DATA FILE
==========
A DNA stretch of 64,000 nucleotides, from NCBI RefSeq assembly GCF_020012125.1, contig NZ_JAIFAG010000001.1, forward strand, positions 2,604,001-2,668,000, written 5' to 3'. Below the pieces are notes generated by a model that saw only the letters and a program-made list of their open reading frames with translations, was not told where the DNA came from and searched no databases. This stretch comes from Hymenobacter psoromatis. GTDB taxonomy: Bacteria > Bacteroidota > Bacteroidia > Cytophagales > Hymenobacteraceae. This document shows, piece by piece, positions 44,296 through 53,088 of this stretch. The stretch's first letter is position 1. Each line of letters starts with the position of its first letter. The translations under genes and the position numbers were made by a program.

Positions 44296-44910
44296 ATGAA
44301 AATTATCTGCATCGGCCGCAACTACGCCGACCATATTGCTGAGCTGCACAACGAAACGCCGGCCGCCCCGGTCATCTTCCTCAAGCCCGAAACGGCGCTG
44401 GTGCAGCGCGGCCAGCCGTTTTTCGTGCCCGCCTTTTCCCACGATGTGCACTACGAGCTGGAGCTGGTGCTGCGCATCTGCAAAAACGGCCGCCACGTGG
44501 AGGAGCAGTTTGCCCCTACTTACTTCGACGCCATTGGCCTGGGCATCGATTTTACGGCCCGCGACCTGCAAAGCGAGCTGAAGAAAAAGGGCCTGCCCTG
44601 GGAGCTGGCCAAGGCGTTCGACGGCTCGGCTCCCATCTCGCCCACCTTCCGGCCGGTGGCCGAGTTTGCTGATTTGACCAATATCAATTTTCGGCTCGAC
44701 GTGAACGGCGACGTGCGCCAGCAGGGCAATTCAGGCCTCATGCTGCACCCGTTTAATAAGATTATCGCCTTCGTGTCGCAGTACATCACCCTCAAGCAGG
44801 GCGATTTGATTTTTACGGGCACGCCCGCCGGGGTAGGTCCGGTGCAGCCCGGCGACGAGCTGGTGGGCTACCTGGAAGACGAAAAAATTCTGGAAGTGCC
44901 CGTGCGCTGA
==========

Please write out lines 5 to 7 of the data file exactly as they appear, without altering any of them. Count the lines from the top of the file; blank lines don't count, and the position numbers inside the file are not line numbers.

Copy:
44401 GTGCAGCGCGGCCAGCCGTTTTTCGTGCCCGCCTTTTCCCACGATGTGCACTACGAGCTGGAGCTGGTGCTGCGCATCTGCAAAAACGGCCGCCACGTGG
44501 AGGAGCAGTTTGCCCCTACTTACTTCGACGCCATTGGCCTGGGCATCGATTTTACGGCCCGCGACCTGCAAAGCGAGCTGAAGAAAAAGGGCCTGCCCTG
44601 GGAGCTGGCCAAGGCGTTCGACGGCTCGGCTCCCATCTCGCCCACCTTCCGGCCGGTGGCCGAGTTTGCTGATTTGACCAATATCAATTTTCGGCTCGAC